Okla. wireless use highest rate in nation

Lawton_Do you remember when all your phone calls were made on landlines?  That method of communication is decreasing steadily thanks to the cell phone - especially in Oklahoma.  A recent Federal study says more than a quarter of households in Oklahoma are wireless only - the highest rate in the nation, along with Utah.

Folks who follow this trend aren't hard to find, and 7News had more difficulty finding people using landlines.  Texting, talking, and taking pictures on cell phones can all be done while handling other daily business.  "My husband has a cell phone, I have a cell phone, I have family in California - it is much more feasible, much more convenient.  We can take it with us wherever we go," said Penny Tracy.  "I am away from home 1,400 miles, so it is easier for me to have my cell phone and keep in touch with my family back home," said Godfrey Ferguson.

The convenience of using a cell phone is an advantage, but there are other reasons some people have decided to go wireless and ditch their landlines.  Some people who have gone digital say the caller ID is a benefit, others say it's cheaper.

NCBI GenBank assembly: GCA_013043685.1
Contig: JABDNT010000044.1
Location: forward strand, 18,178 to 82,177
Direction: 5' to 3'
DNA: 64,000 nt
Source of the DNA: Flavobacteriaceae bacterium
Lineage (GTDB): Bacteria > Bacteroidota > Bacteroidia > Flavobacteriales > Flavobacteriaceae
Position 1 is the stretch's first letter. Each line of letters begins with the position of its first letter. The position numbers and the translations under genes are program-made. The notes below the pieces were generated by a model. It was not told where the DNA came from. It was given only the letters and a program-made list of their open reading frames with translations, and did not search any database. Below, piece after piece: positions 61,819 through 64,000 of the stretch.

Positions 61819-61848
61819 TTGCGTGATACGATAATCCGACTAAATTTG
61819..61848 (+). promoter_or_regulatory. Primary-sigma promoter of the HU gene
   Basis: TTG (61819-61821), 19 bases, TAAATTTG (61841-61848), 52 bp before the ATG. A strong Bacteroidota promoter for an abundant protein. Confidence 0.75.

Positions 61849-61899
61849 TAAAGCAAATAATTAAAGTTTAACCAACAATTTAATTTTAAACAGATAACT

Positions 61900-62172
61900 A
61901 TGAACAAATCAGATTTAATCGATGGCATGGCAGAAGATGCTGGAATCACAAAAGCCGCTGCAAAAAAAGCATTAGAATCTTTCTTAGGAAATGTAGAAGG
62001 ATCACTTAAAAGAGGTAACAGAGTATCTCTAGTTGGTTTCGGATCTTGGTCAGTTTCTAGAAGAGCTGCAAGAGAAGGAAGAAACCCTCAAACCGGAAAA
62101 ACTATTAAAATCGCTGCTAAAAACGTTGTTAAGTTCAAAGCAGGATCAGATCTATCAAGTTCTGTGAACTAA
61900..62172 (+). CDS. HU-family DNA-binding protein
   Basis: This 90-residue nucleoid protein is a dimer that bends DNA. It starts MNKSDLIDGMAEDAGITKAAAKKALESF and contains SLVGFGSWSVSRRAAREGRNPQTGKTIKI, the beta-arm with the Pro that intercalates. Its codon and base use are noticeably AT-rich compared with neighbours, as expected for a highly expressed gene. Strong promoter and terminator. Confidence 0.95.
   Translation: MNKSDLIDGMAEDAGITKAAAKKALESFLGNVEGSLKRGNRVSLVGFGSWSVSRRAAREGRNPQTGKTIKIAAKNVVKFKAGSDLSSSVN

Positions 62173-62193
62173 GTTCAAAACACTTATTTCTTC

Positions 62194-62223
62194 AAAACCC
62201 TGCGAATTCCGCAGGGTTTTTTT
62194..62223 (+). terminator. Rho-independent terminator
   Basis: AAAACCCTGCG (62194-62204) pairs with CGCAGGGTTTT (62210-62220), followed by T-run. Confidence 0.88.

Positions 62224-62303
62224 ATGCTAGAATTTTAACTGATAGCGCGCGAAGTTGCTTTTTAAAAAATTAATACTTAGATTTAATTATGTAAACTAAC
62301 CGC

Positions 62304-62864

John Wolfenbarger sells landline services, and says he has seen a steady decline in that part of his business.  "We had about 240 customers and now we are down to 92, so that is about two-thirds," he said.  He says he doesn't see landlines disappearing forever, rather being used for other purposes.  "We probably won't because a lot of people use it for their computers - you got to have it for that," he said.

With all of the benefits cell phones provide, they are more appealing than a landline for a lot of consumers.  "I can take video of my daughter and send it to my mom in California - it works out wonderful.  She enjoys it, we like it, its great," said Tracy.

The study also says more young tech-savvy adults will follow this cell-phone-only trend, and even some seniors say they use their cell phones as their primary means of communication.  The survey was conducted by the Centers for Disease Control and Prevention, gathering health statistics through telephone surveys - landline only.  It said that since so many people are turning to wireless communication only, it was more difficult to get enough accurate readings.